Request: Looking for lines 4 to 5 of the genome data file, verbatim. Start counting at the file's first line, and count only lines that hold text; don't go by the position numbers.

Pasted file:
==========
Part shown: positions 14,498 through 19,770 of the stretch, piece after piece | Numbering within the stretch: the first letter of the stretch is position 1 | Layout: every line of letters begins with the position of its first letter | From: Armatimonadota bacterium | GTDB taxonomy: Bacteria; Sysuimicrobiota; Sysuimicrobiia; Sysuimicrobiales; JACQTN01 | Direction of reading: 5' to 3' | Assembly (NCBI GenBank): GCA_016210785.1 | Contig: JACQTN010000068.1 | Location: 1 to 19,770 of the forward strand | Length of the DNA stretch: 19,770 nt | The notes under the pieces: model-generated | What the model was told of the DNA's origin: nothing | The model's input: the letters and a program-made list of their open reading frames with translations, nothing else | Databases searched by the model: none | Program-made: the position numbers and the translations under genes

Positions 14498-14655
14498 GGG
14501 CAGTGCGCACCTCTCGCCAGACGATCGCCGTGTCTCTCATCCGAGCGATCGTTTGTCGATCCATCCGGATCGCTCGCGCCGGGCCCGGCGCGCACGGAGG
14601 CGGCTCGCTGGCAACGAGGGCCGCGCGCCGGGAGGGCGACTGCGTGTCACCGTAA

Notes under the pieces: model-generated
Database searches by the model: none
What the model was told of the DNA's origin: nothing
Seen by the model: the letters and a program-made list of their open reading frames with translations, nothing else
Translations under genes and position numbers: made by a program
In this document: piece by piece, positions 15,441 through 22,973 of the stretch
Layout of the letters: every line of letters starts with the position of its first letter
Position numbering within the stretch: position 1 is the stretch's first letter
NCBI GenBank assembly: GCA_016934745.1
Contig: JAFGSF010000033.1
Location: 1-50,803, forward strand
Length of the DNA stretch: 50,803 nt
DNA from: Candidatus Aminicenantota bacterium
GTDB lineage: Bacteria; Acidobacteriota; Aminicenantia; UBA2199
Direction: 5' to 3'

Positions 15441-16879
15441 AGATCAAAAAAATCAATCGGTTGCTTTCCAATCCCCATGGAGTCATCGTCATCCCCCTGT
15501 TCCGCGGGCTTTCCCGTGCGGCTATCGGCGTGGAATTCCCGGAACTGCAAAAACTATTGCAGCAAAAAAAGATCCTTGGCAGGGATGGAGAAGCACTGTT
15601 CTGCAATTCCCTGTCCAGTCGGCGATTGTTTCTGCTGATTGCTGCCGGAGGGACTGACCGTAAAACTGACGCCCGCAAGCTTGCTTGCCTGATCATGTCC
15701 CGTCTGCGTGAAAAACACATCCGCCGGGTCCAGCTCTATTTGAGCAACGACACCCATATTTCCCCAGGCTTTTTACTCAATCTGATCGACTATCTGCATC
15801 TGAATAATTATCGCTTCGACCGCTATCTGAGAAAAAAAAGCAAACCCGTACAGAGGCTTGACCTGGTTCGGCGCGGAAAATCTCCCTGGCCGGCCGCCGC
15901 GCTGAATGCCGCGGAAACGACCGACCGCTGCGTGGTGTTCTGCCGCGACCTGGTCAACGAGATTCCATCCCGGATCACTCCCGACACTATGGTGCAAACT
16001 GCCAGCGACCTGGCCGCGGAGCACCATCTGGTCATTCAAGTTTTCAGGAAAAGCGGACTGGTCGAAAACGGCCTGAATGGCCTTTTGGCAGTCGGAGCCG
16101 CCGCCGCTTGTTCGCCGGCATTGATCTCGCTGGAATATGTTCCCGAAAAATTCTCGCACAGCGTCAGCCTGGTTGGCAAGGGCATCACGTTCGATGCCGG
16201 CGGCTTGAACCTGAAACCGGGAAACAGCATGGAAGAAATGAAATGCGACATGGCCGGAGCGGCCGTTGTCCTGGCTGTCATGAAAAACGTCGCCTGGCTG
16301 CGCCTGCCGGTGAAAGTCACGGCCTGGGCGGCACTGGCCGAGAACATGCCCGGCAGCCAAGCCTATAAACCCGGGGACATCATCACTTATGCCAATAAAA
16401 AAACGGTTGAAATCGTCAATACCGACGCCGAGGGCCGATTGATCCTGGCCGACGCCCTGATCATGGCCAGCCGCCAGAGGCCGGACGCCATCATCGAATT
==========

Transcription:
14501 CAGTGCGCACCTCTCGCCAGACGATCGCCGTGTCTCTCATCCGAGCGATCGTTTGTCGATCCATCCGGATCGCTCGCGCCGGGCCCGGCGCGCACGGAGG
14601 CGGCTCGCTGGCAACGAGGGCCGCGCGCCGGGAGGGCGACTGCGTGTCACCGTAA